Enjoyable Thanksgiving Week cruise

Navigator of the Seas Cruise Review by Patrick Callahan

Trip Details
Cruise Review Navigator of the Seas November 18-24, 2007
We enjoyed our Thanksgiving week cruise on The Navigator of the Seas, but it was not our most memorable cruise of recent years. We were fans of the now-defunct Orient Lines (bought by Norwegian Cruise Lines), and thoroughly enjoyed a cruise of the Greek islands and Turkey on the Crown Odyssey, and of the Mediterranean and Baltic on the Marco Polo. These were smaller, older ships of about a thousand passengers.
We were on a month's vacation in Boca Raton, Florida, away from our home on the Big Island of Hawaii. We decided to explore the Caribbean while there, and found the cruise on the Navigator at a low price: less than $600 per person for a six-day cruise in an inside cabin, so we decided to give it a try.
Since we live in Hawaii, we were not interested in shore excursions which emphasized beach time or snorkeling, but preferred touring interesting towns or cultural sites. The Navigator cruise to the Western Caribbean including the ports of Cozumel, Belize and Roatan Island, appealed to us more than other possibilities. We also chose Royal Caribbean over Carnival, because the latter had a bad reputation for uncontrolled drinking by minors. (Everyone we observed on the Navigator was well-behaved.) Further, since Port Everglades was just a half hour from our vacation home, we chose that port over Miami. (That may have been a mistaken idea: other reviewers say Miami is better.)
On and Off
The choice of Port Everglades over Miami worked out well, in part, but only because it was closer to home. We called Royal Caribbean the morning of departure to inquire about early boarding. We are in our seventies, and my wife (Nancy) has heart trouble and two hip replacements, (we have a handicapped parking pass,) so we did not want to endure long walks or standing in long lines. We were told we could board about 45 minutes earlier than the official embarkation start time of 2:00 PM. When we arrived at the pier, the scene was chaotic, but we drove right up to where porters were unloading baggage, and had assistance getting our two 26" bags out of the trunk. Then we drove to the nearby parking garage, which appeared to be full, except for two handicapped spaces on the top deck. We were happy to have brought our parking pass with us from Hawaii! If it were not for the parking pass, we would have had to circle the garage until we spotted someone leaving. From the garage it was just a short walk back to the pier, where we went through processing without too much waiting. We found our way to our stateroom on deck 8, near the stern of the ship. Our bags did not arrive until after dinner, but that was not a problem. We went to the Swan Lake dining room for the first seating of the regular sit-down dinner, and thoroughly enjoyed our first meal there.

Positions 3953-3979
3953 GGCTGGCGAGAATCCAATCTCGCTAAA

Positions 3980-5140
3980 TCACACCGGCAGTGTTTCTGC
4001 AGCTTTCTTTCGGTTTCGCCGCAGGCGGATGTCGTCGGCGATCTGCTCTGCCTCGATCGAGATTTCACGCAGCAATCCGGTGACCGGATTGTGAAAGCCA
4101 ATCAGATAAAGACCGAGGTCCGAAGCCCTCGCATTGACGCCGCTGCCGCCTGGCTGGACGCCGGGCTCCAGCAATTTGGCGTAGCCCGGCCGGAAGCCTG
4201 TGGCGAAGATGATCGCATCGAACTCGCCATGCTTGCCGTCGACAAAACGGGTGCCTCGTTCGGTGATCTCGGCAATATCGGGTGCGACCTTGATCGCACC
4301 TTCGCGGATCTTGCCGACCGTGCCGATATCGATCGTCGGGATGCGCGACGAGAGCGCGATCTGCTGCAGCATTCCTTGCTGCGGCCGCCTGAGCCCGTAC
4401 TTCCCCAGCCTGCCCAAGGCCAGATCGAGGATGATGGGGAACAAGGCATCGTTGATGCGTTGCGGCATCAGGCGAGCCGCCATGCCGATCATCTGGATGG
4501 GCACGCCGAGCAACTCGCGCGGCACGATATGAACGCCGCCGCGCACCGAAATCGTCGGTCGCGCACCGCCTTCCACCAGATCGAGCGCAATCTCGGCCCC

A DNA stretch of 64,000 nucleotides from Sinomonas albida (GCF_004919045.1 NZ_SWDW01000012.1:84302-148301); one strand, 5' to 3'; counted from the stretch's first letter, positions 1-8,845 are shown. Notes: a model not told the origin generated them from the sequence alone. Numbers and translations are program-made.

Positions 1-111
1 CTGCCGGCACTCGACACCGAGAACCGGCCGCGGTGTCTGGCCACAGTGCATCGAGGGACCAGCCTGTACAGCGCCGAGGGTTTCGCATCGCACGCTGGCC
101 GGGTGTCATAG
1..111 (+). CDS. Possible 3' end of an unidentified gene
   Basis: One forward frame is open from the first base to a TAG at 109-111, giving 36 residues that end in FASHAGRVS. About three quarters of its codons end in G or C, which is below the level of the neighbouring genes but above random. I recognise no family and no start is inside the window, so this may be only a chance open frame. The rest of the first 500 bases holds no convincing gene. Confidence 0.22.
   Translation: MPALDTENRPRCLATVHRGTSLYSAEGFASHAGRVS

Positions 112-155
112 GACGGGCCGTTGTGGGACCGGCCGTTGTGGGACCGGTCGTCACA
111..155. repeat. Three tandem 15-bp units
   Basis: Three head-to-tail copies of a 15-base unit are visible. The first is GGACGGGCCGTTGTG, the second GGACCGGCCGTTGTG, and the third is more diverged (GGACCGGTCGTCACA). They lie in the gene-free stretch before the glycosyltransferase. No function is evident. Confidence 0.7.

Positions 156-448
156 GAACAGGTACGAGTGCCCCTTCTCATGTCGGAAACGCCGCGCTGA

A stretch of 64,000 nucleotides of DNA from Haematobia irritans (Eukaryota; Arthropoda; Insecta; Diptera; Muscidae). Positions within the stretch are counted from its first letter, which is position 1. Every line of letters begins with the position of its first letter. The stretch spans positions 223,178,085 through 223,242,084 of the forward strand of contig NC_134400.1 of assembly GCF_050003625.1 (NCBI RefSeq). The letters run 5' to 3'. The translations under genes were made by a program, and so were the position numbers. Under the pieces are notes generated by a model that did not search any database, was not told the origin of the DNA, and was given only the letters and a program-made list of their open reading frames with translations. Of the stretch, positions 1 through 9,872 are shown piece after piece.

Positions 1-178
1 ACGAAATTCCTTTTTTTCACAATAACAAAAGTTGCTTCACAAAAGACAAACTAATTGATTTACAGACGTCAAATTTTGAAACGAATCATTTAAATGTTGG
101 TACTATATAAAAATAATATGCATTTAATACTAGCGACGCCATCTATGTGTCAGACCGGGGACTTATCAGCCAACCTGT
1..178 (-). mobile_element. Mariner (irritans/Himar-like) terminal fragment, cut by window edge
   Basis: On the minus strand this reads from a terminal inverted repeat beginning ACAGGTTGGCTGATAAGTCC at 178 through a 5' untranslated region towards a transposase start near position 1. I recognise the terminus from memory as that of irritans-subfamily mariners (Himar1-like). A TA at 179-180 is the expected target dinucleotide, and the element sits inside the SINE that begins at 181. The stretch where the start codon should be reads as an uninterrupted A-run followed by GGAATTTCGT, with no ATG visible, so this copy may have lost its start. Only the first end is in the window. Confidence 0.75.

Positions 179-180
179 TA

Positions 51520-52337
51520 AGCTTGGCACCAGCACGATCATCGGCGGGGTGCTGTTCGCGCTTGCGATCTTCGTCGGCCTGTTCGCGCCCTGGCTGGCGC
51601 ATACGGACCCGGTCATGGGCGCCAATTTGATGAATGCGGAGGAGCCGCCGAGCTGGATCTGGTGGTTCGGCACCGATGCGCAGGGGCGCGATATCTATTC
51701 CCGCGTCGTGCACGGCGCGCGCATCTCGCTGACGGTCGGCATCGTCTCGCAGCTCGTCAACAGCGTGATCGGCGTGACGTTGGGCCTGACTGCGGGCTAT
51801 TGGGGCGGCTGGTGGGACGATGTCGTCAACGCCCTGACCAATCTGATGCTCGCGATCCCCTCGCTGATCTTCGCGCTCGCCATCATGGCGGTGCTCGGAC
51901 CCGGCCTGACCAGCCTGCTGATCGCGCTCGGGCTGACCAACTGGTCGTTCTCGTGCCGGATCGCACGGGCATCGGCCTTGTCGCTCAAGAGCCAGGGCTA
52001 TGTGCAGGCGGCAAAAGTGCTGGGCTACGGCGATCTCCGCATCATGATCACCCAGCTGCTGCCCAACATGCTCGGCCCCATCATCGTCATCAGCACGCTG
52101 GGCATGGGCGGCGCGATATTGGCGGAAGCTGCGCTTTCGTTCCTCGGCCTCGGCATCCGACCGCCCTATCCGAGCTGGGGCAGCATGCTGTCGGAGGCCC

Disembarking turned out to be a problem. Since we were not part of a tour and did not have a plane to catch, we had been assigned a purple baggage tag and group, for a late morning disembarkation. That was fine for us, we were not in a rush and preferred a leisurely departure. Our bags were outside the room the night before. We had breakfast in the Nutcracker dining room, full menu with waiter service. We were instructed to wait in Studio B, a cool theater (where the ice show is given), where from time to time an announcer would call the next group to depart. We were one of the last to be called. To our disappointment, we had to join a long line going through customs and immigration, on the pier.
Then it was time for the baggage puzzle: which one of the 3,500 or so bags was ours. They were in a large warehouse, in groups by color: there were hundreds with purple tags. Alas, we found only one of our two. Someone had mistakenly marched off with my bag. This was in spite of the bag being blue (not black) with a chartreuse lock and an orange name tag! We filled out a lost baggage form, and I left to retrieve our car, leaving my wife at curbside, with no place to sit, guarding the bags. Thirty minutes later, we were unpacking the luggage we had at our vacation home in Boca Raton. After another hour, I got a call on the cell phone (I had fortunately written the number on the purple tag) from Port Lucie, an hour and a half up the coast, from a sheepish man who had my bag! He immediately returned to Port Everglades and traded in my bag for his at the terminal. I got a second call from the terminal, and arranged to pick up my bag before their closure (they offered to deliver it, but two days later.) I was lucky to be just half an hour away.
The Cabin
The inside stateroom was compact, but comfortable, a little larger than what we had with Orient Lines Between a small sofa and a dressing table there is a glass-topped coffee table that always seemed to be in the way; we noticed that our neighbors had moved theirs out into the passageway- perhaps the steward had a place to stow it. We rationalize our acceptance of tight quarters: after all, it's not about spending a lot of time in the cabin. We had our bed made up in the king-size configuration, i.e, the two twin beds together, with a too-narrow for use space on either side. There are several movies on the TV throughout the day, we were too busy outside the cabin to ever want to watch one. The room was quiet, had a good air conditioning control, and the ship's motion was calm. The bathroom was tiny, but functional.
Lifeboat Drill